This year, on Giving Tuesday, the New York WYA interns took a break from our work and studies to spend an afternoon outside the office by taking the philosophy of WYA to the streets. Having spent many hours training in an understanding of human dignity, we desired to see what it looks like to truly recognize—and respond to— the dignity in others. Working to affect policy is one thing, but policy has no weight unless individuals also actively choose to live in a way which honors the person. So the six of us teamed up with the missionaries of Hearts Home in Brooklyn, accompanying them as they made home visits to people in the neighborhood. The mission of Hearts Home is hospitality and friendship—they understand that loneliness is a poverty which does not discriminate, for as the Dalai Lama says, “we are all basically the same human beings, who feel happiness and try to avoid suffering” (Our Global Family).
Hearts Home welcomed us as their guests with a beautiful lunch before the afternoon began, showing us the essence of hospitality. At Hearts Home, self-gift is not reserved for those determined as “less fortunate.” It is given to each person they encounter, without restraint. Even before we had the chance to attempt this self-gift for those who are perhaps more lonely, we were taught to receive it, first.
Splitting up into groups, the missionaries took us to visit their friends in the community — in shops, nursing homes, and apartments.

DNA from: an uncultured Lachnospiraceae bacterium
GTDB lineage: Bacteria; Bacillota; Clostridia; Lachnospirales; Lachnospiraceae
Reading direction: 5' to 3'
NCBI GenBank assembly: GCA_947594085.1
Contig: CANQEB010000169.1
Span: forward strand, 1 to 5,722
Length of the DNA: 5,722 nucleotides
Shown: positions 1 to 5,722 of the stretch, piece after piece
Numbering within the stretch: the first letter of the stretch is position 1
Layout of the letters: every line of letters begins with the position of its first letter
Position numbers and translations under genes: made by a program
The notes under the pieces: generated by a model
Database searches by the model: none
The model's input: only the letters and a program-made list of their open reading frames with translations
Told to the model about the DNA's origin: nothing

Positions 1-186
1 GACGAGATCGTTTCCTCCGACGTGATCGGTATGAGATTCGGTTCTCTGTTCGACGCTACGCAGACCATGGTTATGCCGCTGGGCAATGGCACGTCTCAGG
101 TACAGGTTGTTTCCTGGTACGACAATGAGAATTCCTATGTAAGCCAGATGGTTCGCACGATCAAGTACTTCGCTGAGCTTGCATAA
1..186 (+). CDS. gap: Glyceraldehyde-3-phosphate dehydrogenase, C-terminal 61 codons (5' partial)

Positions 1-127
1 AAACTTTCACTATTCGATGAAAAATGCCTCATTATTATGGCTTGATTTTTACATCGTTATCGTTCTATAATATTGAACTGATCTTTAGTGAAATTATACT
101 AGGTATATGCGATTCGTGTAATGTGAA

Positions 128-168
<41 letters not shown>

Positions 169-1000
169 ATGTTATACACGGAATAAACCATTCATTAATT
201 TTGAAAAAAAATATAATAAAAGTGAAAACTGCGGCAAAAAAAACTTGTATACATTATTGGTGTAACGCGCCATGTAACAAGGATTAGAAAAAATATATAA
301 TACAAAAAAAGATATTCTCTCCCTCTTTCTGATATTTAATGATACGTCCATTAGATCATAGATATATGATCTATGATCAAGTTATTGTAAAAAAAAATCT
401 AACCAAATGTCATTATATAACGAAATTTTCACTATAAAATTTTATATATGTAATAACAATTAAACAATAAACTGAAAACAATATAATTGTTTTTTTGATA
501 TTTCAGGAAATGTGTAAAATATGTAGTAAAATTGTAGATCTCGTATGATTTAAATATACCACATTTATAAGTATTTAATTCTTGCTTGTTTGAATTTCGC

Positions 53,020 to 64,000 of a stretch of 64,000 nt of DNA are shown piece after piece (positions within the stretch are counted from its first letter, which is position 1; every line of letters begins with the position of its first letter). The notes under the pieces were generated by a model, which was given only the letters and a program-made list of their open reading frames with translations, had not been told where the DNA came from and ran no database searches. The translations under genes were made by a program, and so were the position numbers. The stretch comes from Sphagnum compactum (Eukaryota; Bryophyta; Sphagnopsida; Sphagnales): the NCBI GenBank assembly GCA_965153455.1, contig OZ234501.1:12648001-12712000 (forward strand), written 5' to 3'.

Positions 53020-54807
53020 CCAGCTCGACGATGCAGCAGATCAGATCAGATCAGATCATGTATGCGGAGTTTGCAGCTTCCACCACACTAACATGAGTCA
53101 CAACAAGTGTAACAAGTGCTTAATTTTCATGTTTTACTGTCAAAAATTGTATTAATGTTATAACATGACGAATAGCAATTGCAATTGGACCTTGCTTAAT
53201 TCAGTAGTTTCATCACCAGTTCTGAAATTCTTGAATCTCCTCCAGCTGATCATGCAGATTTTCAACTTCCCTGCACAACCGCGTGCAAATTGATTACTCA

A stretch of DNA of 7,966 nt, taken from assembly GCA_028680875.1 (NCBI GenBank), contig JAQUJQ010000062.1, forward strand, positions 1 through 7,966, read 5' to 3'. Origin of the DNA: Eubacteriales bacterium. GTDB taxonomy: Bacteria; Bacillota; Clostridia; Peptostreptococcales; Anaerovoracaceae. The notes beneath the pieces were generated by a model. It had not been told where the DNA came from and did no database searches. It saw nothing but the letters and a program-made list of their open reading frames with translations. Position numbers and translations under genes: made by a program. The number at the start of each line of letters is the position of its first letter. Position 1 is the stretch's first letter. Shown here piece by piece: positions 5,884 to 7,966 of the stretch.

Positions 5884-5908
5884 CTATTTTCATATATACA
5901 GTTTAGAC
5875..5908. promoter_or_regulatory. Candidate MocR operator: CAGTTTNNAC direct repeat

Colleen*, one of the residents at a nursing home, is only 45, but is bedridden due to epilepsy. She kept emphasizing her dislike for the place and her desire to leave. And who would not feel these things? There is no “us-and-them” in this situation, nor in any situation of service. The very condition of man is to be a “struggling-caring being” according to Charles Malik. Every human cares and struggles, and to realize this shared experience is the first step to solidarity.
WYA defines solidarity as “the unified commitment of persons to live and work in the truth of who we are and for the pursuit of the common good.” To truly believe in your dignity or in another is the opposite of isolating; it demands a response toward the common good. It is essential, especially as youth, to devote ourselves to human connection, so that this common good may actually be realized. Solidarity may be a heavy word, perhaps the name of a movement that seems out of reach, but in essence? It is friendship.
Thank you to the people at Hearts Home, who gave us a remarkable insight in the importance of presence and solidarity. As our intern Mary Grace points out so simply, “the gift of presence is the least we can give but the most that [another] can receive.”
“We, as young people, particularly commit ourselves in solidarity to all those who live in need, experience the vulnerability and hardships of war, famine, disease or social unrest, and who suffer the poverty of hopelessness.” (WYA Declaration on Solidarity)
By Clare Rahner, a 2018 Batch 3 Intern from North America
*name changed for privacy